Capitalize on increasing demand for online ordering
Ghost restaurants can sell through as many third-party delivery services as they want as well as through their website.
Third-party delivery aggregator fees
It’s no secret that third-party delivery aggregators collect a transaction and/or service fee on each sale made on their platform. If left unchecked, this can certainly take away from a restaurant’s net profits. If you’re looking to start a ghost restaurant but don’t want the fees that come with third-party delivery platforms, you might want to think of offering your own delivery service. In-house delivery solutions like Order Ahead, lets restaurants take full control over their delivery operations, avoid third-party fees and lets customers order online for delivery.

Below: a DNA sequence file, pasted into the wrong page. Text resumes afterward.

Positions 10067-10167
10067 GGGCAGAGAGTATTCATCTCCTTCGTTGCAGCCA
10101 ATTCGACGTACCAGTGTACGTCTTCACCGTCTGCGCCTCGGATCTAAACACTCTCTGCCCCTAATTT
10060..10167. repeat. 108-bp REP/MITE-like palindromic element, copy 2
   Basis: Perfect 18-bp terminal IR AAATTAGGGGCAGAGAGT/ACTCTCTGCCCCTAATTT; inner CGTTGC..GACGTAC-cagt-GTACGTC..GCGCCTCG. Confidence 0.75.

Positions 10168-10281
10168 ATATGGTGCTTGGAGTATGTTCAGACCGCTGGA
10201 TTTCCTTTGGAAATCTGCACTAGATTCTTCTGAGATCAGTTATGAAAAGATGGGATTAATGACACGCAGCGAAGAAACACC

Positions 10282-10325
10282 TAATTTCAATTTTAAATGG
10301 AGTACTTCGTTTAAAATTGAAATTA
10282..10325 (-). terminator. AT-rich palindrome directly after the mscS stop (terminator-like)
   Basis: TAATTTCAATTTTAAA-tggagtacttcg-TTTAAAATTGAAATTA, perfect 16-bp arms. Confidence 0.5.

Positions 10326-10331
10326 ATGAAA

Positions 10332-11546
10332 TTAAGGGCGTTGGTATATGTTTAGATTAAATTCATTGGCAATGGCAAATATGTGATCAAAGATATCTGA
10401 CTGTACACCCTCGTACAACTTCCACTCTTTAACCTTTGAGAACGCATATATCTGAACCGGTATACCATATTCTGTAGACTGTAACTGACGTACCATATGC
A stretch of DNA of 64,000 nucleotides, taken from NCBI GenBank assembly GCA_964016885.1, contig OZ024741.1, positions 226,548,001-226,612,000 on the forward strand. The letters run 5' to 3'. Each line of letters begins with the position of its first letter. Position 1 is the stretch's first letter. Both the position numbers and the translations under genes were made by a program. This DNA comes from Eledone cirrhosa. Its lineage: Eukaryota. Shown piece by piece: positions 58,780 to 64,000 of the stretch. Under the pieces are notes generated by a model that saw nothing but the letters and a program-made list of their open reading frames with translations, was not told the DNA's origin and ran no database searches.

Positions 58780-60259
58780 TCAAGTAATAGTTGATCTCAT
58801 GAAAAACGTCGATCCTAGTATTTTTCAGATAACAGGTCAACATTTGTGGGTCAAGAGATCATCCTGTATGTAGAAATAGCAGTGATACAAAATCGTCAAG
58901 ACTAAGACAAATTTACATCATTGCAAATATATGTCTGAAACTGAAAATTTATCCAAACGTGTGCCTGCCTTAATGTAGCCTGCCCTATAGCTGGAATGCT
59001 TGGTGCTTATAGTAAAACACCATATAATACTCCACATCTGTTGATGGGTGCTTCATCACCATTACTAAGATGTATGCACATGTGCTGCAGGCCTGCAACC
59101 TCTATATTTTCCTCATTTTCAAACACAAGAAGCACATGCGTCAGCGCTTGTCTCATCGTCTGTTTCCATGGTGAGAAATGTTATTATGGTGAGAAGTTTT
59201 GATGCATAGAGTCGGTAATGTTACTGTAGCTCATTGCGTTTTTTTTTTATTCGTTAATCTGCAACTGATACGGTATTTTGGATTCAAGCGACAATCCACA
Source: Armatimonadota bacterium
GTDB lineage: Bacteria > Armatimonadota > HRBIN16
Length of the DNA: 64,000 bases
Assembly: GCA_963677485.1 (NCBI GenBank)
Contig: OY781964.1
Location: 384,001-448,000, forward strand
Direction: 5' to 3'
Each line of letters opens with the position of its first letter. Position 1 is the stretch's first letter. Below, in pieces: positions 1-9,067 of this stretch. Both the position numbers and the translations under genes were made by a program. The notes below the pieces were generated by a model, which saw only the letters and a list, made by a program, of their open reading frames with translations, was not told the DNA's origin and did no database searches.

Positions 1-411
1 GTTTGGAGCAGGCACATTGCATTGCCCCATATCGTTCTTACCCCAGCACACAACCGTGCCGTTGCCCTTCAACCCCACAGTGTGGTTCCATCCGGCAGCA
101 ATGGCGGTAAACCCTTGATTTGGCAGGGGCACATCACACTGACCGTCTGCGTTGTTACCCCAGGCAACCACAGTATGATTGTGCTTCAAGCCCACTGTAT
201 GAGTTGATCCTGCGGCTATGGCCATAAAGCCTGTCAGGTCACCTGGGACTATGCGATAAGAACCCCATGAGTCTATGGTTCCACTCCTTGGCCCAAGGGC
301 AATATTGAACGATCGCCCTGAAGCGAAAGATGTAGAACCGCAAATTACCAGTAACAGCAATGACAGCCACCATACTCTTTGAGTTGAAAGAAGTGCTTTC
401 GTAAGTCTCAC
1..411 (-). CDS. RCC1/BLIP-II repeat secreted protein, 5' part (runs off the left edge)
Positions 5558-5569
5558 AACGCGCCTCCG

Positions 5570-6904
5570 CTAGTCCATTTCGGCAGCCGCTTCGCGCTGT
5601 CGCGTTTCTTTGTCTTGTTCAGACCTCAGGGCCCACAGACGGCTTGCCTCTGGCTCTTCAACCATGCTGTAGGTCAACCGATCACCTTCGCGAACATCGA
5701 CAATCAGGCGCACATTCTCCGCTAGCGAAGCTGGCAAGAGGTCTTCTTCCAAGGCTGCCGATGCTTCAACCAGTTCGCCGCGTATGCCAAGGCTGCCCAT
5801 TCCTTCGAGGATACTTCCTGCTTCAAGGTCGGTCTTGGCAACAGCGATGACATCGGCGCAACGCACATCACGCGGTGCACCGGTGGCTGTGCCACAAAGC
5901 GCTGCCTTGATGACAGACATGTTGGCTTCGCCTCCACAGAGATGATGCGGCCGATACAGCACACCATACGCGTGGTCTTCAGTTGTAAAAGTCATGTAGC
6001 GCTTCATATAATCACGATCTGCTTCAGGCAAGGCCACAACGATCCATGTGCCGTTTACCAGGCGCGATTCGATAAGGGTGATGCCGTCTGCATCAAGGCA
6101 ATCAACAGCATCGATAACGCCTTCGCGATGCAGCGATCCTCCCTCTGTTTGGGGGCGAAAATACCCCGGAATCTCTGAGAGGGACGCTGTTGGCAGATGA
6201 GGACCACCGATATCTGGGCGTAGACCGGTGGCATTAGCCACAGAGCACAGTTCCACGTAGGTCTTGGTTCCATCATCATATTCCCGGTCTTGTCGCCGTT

With no customer-facing service, a ghost restaurant’s reputation relies heavily on word of mouth and online reviews. Actively promoting positive reviews and responding to negative reviews is a must for ghost restaurants.
Increased pressure on marketing
Brand-building in a strictly online space, without a brick and mortar location to drive awareness, makes effective digital marketing key to customer acquisition.
Limited customer base
Since a ghost kitchen is an off-premise restaurant model, you will be limited to delivery or takeout only customers. You might also face limits in your delivery range depending on the third-party platforms you use.
The benefits and downside of a virtual restaurant
Capitalize on demand for online ordering
Virtual restaurants are the best way for an existing restaurant (one that has a physical location) to explore meal delivery, take-away and order ahead. No need to rent out a ghost kitchen, you already have everything you need to prep orders from your restaurant’s kitchen.